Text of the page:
Study Identifies Solid State Penetration of Worldwide Relay Markets

Sep 04, 2007

Natick, Mass. – A new study on worldwide relay markets finds the total was approximately $4.4 billion in 2006 and forecasts the worldwide market will increase at a 6.2% compound annual growth rate (CAGR), reaching almost $6 billion in 2011.

The Venture Development Corporation market study covers electromechanical (EMR) and solid state (SSR) relays ranging up to continuous contact or load current ratings of 50 A. In 2006, approximately $605 million of the total was in solid state relays. Overall shipments of these are forecast to increase at a 10.8% CAGR, reaching approximately $1 billion in 2011.

Solid state relays in the study are classified as MOSFET, non-MOSFET, and I/O modules. The non-MOSFET products are further segmented by continuous load current rating ranges. MOSFET relays account for the largest share of the worldwide SSR relay market; however, the largest growth rate is forecast for non-MOSFET types with continuous load current ratings up to 10 A.

Penetration by Applications/Industries
VDC found the penetration of SSRs into the various consuming worldwide market segments varies considerably.
• Forecast fastest-growing SSRs market – for transportation vehicles
• Largest market for SSRs – for industrial automation
• Largest SSR market penetration – for automatic test equipment

The study found that by far the largest worldwide market for the relays under study was for use on transportation vehicles. However, less than 3% of these shipments in 2006 were of SSRs. This is forecast to be the fastest-growing market segments for SSRs at more than a 14% CAGR through 2007. However, even at this growth rate, SSRs are only expected to account for 4.5% of this relay market in 2011. SSRs remain just too expensive for most transportation vehicle applications.

The second largest worldwide relay market was found to be for industrial automation applications. This is the largest market segment for SSRs, and these accounted for almost 27% of all relay shipments for industrial automation applications in 2006. In addition, VDC forecasts industrial automation applications will provide the largest dollar volume growth for SSRs over the next five years. SSRs have high reliability and long-life features that make these highly desirable for industrial use.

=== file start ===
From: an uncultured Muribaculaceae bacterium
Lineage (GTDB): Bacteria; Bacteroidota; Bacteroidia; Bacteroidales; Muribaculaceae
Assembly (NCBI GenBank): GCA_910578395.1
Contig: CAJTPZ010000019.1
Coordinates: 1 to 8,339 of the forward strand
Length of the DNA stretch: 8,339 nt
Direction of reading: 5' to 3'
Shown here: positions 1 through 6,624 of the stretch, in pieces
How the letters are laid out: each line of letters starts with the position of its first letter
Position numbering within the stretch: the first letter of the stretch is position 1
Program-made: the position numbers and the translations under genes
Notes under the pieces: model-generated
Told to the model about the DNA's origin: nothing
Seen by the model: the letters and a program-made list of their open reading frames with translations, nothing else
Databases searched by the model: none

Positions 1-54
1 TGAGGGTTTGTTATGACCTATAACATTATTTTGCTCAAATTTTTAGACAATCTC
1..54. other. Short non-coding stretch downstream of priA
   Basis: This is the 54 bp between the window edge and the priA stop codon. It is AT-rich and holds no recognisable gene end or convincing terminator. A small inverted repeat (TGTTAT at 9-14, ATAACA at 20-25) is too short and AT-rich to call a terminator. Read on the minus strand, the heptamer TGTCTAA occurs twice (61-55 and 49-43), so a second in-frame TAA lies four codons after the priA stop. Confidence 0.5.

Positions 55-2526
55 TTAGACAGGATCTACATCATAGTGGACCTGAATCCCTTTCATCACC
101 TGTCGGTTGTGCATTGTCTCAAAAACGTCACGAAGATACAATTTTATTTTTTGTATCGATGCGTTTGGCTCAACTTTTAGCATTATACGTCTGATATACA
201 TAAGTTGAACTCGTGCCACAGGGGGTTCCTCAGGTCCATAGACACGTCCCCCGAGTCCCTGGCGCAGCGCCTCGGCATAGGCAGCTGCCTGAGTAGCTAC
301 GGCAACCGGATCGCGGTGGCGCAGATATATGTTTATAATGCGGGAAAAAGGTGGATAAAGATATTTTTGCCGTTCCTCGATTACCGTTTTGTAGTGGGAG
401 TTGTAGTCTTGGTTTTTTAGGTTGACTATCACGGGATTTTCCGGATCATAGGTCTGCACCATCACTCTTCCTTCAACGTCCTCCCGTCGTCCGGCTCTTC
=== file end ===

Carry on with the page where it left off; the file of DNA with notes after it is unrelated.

“Relays are not a significant expense in the manufacturing process while down time is,” says Peter Crocker, lead analyst on the VDC study. “Consequently, higher-cost solid state relays have an advantage over lower-cost electromechanical relays in industrial automation applications due to higher reliability and longer life.”

Although the largest worldwide market for SSRs is in industrial automation applications, this is not the segment with the largest SSR penetration. Applications in automatic test equipment was the sixth largest worldwide market for relays in 2006, and almost 57% of these shipments were of SSRs. Additional features which make these attractive for ATE applications include:
• High switching speed
• Small size
• Turn on and off at zero crossing mark on a sine wave, thus reducing surges and noise spikes

Factors Limiting Penetration
Despite some impressive gains, there remain other barriers besides price to SSR adoption, including:
• Ability of EMR suppliers to offer ever smaller size relays, particularly for PCB mounting
• Current leakage during switching of SSRs
• EMRs able to handle higher surge voltages
• EMRs have higher isolation properties
• EMRs have low impedance path switching
• SSRs are not able to dissipate heat as effectively as EMRs and in higher amperage applications require heat sinks to manage the thermal load

These are more important in some applications than others. Overall, along with the significant price premiums for SSRs a major limitation has been the ability of the of the EMR suppliers to offer smaller relays. This may not continue, and the premiums for SSRs will narrow. Thus, an ongoing trend to SSR adoption is expected.

At least for the forecast period of this study – VDC points out that in the long-term MEMS technology might reverse the trend.